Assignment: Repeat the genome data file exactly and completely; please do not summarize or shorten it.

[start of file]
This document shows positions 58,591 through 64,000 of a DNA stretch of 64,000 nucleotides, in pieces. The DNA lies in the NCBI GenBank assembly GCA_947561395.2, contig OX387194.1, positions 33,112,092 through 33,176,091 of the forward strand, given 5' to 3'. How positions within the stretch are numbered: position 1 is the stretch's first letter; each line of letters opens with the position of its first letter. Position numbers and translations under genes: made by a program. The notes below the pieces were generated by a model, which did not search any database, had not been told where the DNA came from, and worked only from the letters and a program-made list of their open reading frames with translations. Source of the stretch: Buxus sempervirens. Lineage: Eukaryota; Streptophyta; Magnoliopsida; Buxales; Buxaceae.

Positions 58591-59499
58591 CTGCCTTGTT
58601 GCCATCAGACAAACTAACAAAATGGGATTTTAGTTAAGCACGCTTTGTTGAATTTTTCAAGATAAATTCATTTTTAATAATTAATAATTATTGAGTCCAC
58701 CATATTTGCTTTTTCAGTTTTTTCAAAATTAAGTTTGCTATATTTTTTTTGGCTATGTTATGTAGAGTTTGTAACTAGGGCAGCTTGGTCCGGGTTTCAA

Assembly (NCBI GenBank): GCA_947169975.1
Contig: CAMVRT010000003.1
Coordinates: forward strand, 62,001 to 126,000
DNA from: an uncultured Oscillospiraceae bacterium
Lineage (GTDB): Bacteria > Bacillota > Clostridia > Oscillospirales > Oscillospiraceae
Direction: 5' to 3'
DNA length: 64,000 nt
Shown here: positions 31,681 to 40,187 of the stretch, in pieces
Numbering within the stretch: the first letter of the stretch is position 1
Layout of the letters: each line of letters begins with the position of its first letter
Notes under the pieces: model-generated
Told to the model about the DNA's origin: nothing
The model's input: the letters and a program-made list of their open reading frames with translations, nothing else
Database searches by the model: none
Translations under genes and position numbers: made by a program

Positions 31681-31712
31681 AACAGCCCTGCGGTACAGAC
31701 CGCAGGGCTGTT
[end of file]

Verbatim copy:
This document shows positions 58,591 through 64,000 of a DNA stretch of 64,000 nucleotides, in pieces. The DNA lies in the NCBI GenBank assembly GCA_947561395.2, contig OX387194.1, positions 33,112,092 through 33,176,091 of the forward strand, given 5' to 3'. How positions within the stretch are numbered: position 1 is the stretch's first letter; each line of letters opens with the position of its first letter. Position numbers and translations under genes: made by a program. The notes below the pieces were generated by a model, which did not search any database, had not been told where the DNA came from, and worked only from the letters and a program-made list of their open reading frames with translations. Source of the stretch: Buxus sempervirens. Lineage: Eukaryota; Streptophyta; Magnoliopsida; Buxales; Buxaceae.

Positions 58591-59499
58591 CTGCCTTGTT
58601 GCCATCAGACAAACTAACAAAATGGGATTTTAGTTAAGCACGCTTTGTTGAATTTTTCAAGATAAATTCATTTTTAATAATTAATAATTATTGAGTCCAC
58701 CATATTTGCTTTTTCAGTTTTTTCAAAATTAAGTTTGCTATATTTTTTTTGGCTATGTTATGTAGAGTTTGTAACTAGGGCAGCTTGGTCCGGGTTTCAA

Assembly (NCBI GenBank): GCA_947169975.1
Contig: CAMVRT010000003.1
Coordinates: forward strand, 62,001 to 126,000
DNA from: an uncultured Oscillospiraceae bacterium
Lineage (GTDB): Bacteria > Bacillota > Clostridia > Oscillospirales > Oscillospiraceae
Direction: 5' to 3'
DNA length: 64,000 nt
Shown here: positions 31,681 to 40,187 of the stretch, in pieces
Numbering within the stretch: the first letter of the stretch is position 1
Layout of the letters: each line of letters begins with the position of its first letter
Notes under the pieces: model-generated
Told to the model about the DNA's origin: nothing
The model's input: the letters and a program-made list of their open reading frames with translations, nothing else
Database searches by the model: none
Translations under genes and position numbers: made by a program

Positions 31681-31712
31681 AACAGCCCTGCGGTACAGAC
31701 CGCAGGGCTGTT